12. An individual-based model for population viability analysis of humpback chub in Grand Canyon

    Science.gov (United States)

    Pine, William Pine; Healy, Brian; Smith, Emily Omana; Trammell, Melissa; Speas, Dave; Valdez, Rich; Yard, Mike; Walters, Carl; Ahrens, Rob; Vanhaverbeke, Randy; Stone, Dennis; Wilson, Wade

    2013-01-01

    We developed an individual-based population viability analysis model (females only) for evaluating risk to populations from catastrophic events or conservation and research actions. This model tracks attributes (size, weight, viability, etc.) for individual fish through time and then compiles this information to assess the extinction risk of the population across large numbers of simulation trials. Using a case history for the Little Colorado River population of Humpback Chub Gila cypha in Grand Canyon, Arizona, we assessed extinction risk and resiliency to a catastrophic event for this population and then assessed a series of conservation actions related to removing specific numbers of Humpback Chub at different sizes for conservation purposes, such as translocating individuals to establish other spawning populations or hatchery refuge development. Our results suggested that the Little Colorado River population is generally resilient to a single catastrophic event and also to removals of larvae and juveniles for conservation purposes, including translocations to establish new populations. Our results also suggested that translocation success is dependent on similar survival rates in receiving and donor streams and low emigration rates from recipient streams. In addition, translocating either large numbers of larvae or small numbers of large juveniles has generally an equal likelihood of successful population establishment at similar extinction risk levels to the Little Colorado River donor population. Our model created a transparent platform to consider extinction risk to populations from catastrophe or conservation actions and should prove useful to managers assessing these risks for endangered species such as Humpback Chub.

  13. DISPLACE: a dynamic, individual-based model for spatial fishing planning and effort displacement: Integrating underlying fish population models

    DEFF Research Database (Denmark)

    Bastardie, Francois; Nielsen, J. Rasmus; Miethe, Tanja

    We previously developed a spatially explicit, individual-based model (IBM) evaluating the bio-economic efficiency of fishing vessel movements between regions according to the catching and targeting of different species based on the most recent high resolution spatial fishery data. The main purpose...... version couples the vessel model to selected size-based population models and considers the underlying resource dynamics in the distribution and density patterns of the targeted stocks for the cases of Danish and German vessels harvesting the North Sea and Baltic fish stocks. The stochastic fishing...... by vessels on the fish stocks, with resulting fishing mortality, and the vessels’ economic consequences are evaluated on high spatial and seasonal disaggregation levels by simulating different individual choices of vessel speed, fishing grounds and ports. All tested scenarios led to increased overall energy...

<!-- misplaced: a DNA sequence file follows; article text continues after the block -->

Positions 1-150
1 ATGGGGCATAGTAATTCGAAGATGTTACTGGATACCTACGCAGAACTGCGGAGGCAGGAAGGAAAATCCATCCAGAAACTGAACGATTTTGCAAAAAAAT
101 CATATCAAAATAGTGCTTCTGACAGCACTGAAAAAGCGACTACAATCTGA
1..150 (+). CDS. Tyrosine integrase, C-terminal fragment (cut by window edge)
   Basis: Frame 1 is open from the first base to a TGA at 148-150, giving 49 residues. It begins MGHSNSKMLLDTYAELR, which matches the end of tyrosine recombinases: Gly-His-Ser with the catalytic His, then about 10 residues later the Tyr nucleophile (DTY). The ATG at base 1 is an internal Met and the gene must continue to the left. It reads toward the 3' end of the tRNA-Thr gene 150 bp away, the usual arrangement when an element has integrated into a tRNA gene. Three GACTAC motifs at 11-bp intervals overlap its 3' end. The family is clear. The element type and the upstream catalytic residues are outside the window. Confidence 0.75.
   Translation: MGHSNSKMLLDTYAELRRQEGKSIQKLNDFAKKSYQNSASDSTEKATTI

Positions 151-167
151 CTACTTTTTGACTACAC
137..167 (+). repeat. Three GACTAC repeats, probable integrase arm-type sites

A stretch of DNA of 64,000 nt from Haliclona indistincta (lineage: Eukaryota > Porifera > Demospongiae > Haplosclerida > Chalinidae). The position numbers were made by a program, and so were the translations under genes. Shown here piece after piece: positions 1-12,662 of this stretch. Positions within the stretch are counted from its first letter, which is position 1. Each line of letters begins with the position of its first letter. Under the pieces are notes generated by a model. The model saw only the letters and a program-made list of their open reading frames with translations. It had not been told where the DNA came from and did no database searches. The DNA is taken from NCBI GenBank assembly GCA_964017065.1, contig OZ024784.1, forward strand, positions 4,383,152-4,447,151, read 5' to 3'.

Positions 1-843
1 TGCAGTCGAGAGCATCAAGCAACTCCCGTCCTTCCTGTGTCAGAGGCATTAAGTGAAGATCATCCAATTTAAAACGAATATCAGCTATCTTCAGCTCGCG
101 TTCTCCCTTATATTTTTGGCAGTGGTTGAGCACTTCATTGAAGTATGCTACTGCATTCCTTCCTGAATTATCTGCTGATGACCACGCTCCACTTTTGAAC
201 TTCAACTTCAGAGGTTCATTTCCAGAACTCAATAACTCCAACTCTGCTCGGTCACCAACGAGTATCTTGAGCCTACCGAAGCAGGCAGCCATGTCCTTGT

14. Method for evaluating prediction models that apply the results of randomized trials to individual patients

    Directory of Open Access Journals (Sweden)

    Kattan Michael W

    2007-06-01

    Full Text Available Abstract Introduction The clinical significance of a treatment effect demonstrated in a randomized trial is typically assessed by reference to differences in event rates at the group level. An alternative is to make individualized predictions for each patient based on a prediction model. This approach is growing in popularity, particularly for cancer. Despite its intuitive advantages, it remains plausible that some prediction models may do more harm than good. Here we present a novel method for determining whether predictions from a model should be used to apply the results of a randomized trial to individual patients, as opposed to using group level results. Methods We propose applying the prediction model to a data set from a randomized trial and examining the results of patients for whom the treatment arm recommended by a prediction model is congruent with allocation. These results are compared with the strategy of treating all patients through use of a net benefit function that incorporates both the number of patients treated and the outcome. We examined models developed using data sets regarding adjuvant chemotherapy for colorectal cancer and Dutasteride for benign prostatic hypertrophy. Results For adjuvant chemotherapy, we found that patients who would opt for chemotherapy even for small risk reductions, and, conversely, those who would require a very large risk reduction, would on average be harmed by using a prediction model; those with intermediate preferences would on average benefit by allowing such information to help their decision making. Use of prediction could, at worst, lead to the equivalent of an additional death or recurrence per 143 patients; at best it could lead to the equivalent of a reduction in the number of treatments of 25% without an increase in event rates. In the Dutasteride case, where the average benefit of treatment is more modest, there is a small benefit of prediction modelling, equivalent to a reduction of